New coral taxa Tetraporinus siedlecka sp. n. and Roemeripora aspinosa major ssp. n. are erected from the Lower Permian (Sakmarian and Artinskian) Treskelodden Formation of Hornsund area, Spitsbergen and Syringopora sp. similar to S. subreticulata Nowiński, 1991 are described. Studies on stable isotope ratios of carbon and oxygen in the skeletons of tabulate and rugose corals from Hyrnefjellet and Treskelen areas show that these organism did not fraction the isotopes to much. The differences in isotope fractionation, both for carbon and oxygen, reached 2 ‰ comparable to the concurring brachiopods, accepted as reference level.
The Marhegda Bed is a carbonate-dominated Uthostratigraphic unit occurring locally at base of the Middle-Late Jurassic organic-rich sequence of the Agardhfjellet Formation in Spitsbergen, Svalbard. It has been interpreted to represent oolitic limestone facies deposited during an initial stage of Late Jurassic transgression. Petrographic, major element geochemical, and stable carbon and oxygen isotopic data presented in this paper indicate that this litho-stratigraphic unit is not a depositional limestone, but a diagenetic cementstone band originated in organic-rich sediment containing glauconite pellets and phosphatic ooids and grains. Two episodes of carbonate diagenesis, including early precipitation of siderite and burial precipitation of ankerite, have contributed to the development of this cementstone. Extensive siderite precipitation occurred at sedimentary temperatures in nearsurface suboxic environment in which microbial reduction of ferric iron was the dominant diagenetic process. Precipitation of ankerite occurred at temperatures of about 80-100°C in burial diagenetic environment overwhelmed by thermal decarboxylation processes. Formation of ankerite was associated with advanced alteration of glauconite, dissolution of apatite and precipitation of kaolinite.
During four Polish Geodynamical Expeditions to West Antarctica between 1979 and 1991, seismic measurements were made along 21 deep refraction profiles in the Bransfield Strait and along the coastal area of Antarctic Peninsula using explosion sources. Recordings were made by 16 land stations and 8 ocean bottom seismometers. Good quality recordings were obtained up to about 250 km distance. This allowed a detailed study of the seismic wave field and crustal structure. Three-dimensional tomographic inversion was carried out using first arrivals from the complete data set including off-line recordings. As a result, we obtained a 3-D model of the P-wave velocity distribution in the study area. In the area adjacent to the Antarctic Peninsula coast, sedimentary cover of 0.2 to 3 km thickness was found, whereas in the shelf area and in the Bransfield Strait sedimentary basins with thickness from 5 to 8 km were observed. In the Bransfield Strait a high velocity body with Vp > 7.5 km/s was found at 12 km depth. The use of the off-line data allowed for determination of the horizontal extent of the body. The thickness of the crust varies from more than 35-40 km in the coastal area south of the Hero Fracture Zone to 30-35 km in the area of Bransfield Strait and South Shetland Islands and about 12 km in the Pacific Ocean NW of South Shetland Islands.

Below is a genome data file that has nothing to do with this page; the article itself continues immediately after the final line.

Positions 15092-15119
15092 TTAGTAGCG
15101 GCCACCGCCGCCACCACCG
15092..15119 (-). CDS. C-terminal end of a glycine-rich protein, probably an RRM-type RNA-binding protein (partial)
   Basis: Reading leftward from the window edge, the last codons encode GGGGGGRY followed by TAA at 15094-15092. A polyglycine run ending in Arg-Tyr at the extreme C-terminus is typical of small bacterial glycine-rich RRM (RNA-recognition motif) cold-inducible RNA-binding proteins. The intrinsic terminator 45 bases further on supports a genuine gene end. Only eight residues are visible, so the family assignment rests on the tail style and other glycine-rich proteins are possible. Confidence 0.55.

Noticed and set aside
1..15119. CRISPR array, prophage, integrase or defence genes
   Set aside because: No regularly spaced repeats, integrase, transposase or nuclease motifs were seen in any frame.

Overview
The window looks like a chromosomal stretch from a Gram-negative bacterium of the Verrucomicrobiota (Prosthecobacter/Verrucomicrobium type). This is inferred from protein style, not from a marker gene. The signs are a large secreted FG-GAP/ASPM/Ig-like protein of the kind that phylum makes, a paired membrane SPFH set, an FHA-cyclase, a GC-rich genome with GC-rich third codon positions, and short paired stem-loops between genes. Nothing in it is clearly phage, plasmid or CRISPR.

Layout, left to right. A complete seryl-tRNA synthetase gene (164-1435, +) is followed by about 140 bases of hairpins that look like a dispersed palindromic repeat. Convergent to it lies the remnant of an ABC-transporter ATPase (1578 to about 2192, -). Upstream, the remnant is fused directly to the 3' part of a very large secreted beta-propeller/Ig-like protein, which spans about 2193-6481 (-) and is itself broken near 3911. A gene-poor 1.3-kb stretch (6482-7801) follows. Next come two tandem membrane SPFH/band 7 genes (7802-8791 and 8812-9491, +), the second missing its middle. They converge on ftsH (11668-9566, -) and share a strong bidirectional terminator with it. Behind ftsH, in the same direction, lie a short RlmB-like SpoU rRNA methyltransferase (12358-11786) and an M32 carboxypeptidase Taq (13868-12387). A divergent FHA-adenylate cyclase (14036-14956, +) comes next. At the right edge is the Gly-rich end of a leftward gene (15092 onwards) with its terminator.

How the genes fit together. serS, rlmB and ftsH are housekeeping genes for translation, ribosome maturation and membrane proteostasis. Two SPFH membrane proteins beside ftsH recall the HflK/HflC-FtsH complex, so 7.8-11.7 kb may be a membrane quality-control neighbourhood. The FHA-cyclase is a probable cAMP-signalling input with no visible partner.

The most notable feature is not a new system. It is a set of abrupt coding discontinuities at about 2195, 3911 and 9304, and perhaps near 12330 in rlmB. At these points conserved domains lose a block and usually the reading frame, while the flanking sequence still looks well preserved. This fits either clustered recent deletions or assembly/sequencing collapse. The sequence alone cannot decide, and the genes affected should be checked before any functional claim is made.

Body size is an important measure in biology and especially in paleobiology. With respect to fossil penguins from the Eocene La Meseta Formation of Seymour Island (West Antarctica) the overall size has to be judged from the dimensions of single bones. The analysis based on selected measurements of hind limb bones from the Polish collection of Eocene Antarctic penguins yielded results supporting predictions published formerly. Estimated body masses and lengths indicate that mean interspecific body size of extinct Antarctic Spheniscidae exceeded that of Recent species.
In total, 18 species and larval forms of endoparasitic worms were found in 19 newly examined notothenioid fishes of three species, Trematomus hansom, Notothenia coriiceps and Chionodraco hamatus, caught off Adelie Land. One digenean species, Neolepidapedon trema-tomi, was recorded in this area for the first time. A total list of endoparasitic worms prepared by Zdzitowiecki etal. (1998) increased from 20 to 21 species and larval forms and concerns 11 determined and one determined species of Digenea (the most diverse group), three larval forms of Cestoda, three species (one identified only to genus) of Acanthocephala, two species (one in the larval stage) and one larval form of Nematoda. All these species and forms, with the exception of the indetcrmined digenean, occur also in the deep Antarctica, in the Ross Sea and/or in the Weddell Sea. The prevalence and relative density of infection with each parasite in three host species is given based on summarized previous and new data.
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